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Chemokines and Bone

Hypothesis and Theory ARTICLE

Front. Endocrinol., 14 February 2017 | https://doi.org/10.3389/fendo.2017.00022

Environmental Factors Impacting Bone-Relevant Chemokines

  • 1Department of Orthopaedic Surgery, Northwestern University Feinberg School of Medicine, Chicago, IL, USA
  • 2Simpson Querrey Institute for BioNanotechnology, Northwestern University, Chicago, IL, USA

Chemokines play an important role in normal bone physiology and the pathophysiology of many bone diseases. The recent increased focus on the individual roles of this class of proteins in the context of bone has shown that members of the two major chemokine subfamilies—CC and CXC—support or promote the formation of new bone and the remodeling of existing bone in response to a myriad of stimuli. These chemotactic molecules are crucial in orchestrating appropriate cellular homing, osteoblastogenesis, and osteoclastogenesis during normal bone repair. Bone healing is a complex cascade of carefully regulated processes, including inflammation, progenitor cell recruitment, differentiation, and remodeling. The extensive role of chemokines in these processes and the known links between environmental contaminants and chemokine expression/activity leaves ample opportunity for disruption of bone healing by environmental factors. However, despite increased clinical awareness, the potential impact of many of these environmental factors on bone-related chemokines is still ill defined. A great deal of focus has been placed on environmental exposure to various endocrine disruptors (bisphenol A, phthalate esters, etc.), volatile organic compounds, dioxins, and heavy metals, though mainly in other tissues. Awareness of the impact of other less well-studied bone toxicants, such as fluoride, mold and fungal toxins, asbestos, and chlorine, is also reviewed. In many cases, the literature on these toxins in osteogenic models is lacking. However, research focused on their effects in other tissues and cell lines provides clues for where future resources could be best utilized. This review aims to serve as a current and exhaustive resource detailing the known links between several classes of high-interest environmental pollutants and their interaction with the chemokines relevant to bone healing.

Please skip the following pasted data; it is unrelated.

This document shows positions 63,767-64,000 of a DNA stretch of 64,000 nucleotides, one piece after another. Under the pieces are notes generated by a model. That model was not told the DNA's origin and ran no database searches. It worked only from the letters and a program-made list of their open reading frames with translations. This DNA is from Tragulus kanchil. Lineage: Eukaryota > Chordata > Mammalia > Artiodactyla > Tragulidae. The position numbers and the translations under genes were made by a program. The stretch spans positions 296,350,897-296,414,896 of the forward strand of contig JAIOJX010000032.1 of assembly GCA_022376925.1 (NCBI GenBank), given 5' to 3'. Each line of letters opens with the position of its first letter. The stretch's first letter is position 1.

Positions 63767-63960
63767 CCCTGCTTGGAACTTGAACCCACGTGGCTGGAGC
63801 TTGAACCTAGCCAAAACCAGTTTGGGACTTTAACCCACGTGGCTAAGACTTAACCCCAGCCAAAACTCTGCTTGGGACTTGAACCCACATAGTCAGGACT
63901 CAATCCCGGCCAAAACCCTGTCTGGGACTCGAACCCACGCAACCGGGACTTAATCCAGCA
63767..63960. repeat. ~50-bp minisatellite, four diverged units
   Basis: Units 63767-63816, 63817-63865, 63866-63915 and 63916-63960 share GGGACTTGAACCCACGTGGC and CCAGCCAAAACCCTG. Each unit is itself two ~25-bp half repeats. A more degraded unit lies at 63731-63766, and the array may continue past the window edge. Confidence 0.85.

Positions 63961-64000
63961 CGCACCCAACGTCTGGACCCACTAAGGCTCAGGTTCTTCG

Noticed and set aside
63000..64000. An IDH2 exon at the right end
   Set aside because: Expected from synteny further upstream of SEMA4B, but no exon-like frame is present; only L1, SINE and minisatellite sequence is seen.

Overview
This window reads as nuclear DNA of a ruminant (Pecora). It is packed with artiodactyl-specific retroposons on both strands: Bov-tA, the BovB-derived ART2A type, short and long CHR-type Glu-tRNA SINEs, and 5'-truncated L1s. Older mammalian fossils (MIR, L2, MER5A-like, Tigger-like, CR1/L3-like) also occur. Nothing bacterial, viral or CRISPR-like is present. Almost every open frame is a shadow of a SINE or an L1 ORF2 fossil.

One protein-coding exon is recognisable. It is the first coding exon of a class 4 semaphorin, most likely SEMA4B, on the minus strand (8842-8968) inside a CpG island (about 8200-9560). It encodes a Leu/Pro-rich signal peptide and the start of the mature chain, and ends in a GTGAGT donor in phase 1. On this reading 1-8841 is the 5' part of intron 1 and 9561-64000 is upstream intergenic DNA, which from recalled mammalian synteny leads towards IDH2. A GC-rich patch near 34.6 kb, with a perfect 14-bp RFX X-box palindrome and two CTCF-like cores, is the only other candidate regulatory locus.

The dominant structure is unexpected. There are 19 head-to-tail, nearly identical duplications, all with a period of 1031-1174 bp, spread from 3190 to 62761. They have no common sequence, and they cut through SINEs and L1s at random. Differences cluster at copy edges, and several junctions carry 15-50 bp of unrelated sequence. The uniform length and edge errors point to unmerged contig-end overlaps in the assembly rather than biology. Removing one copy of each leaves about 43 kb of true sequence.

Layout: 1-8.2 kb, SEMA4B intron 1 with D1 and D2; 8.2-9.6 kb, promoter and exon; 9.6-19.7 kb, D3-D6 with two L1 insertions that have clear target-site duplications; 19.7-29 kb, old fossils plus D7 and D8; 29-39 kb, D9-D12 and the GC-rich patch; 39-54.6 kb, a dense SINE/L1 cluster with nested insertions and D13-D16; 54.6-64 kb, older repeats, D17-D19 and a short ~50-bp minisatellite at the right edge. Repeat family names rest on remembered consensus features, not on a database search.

Introduction

Chemokines play an important role in normal bone physiology and the pathophysiology of many bone diseases. The recent increased focus on the individual roles of this class of proteins in the context of bone has shown that members of the two major chemokine subfamilies—CC and CXC—promote the formation of new bone and the remodeling of existing bone in response to a myriad of stimuli. These chemotactic molecules are crucial in orchestrating appropriate cellular homing, osteoblastogenesis, and osteoclastogenesis during normal bone repair. A recent review by Gilchrist and Stern provided a comprehensive assessment of the role key chemokines and receptors play in the regulation of bone healing (1). Several of these chemokines have received growing attention in recent literature and their mechanisms of action have been further defined.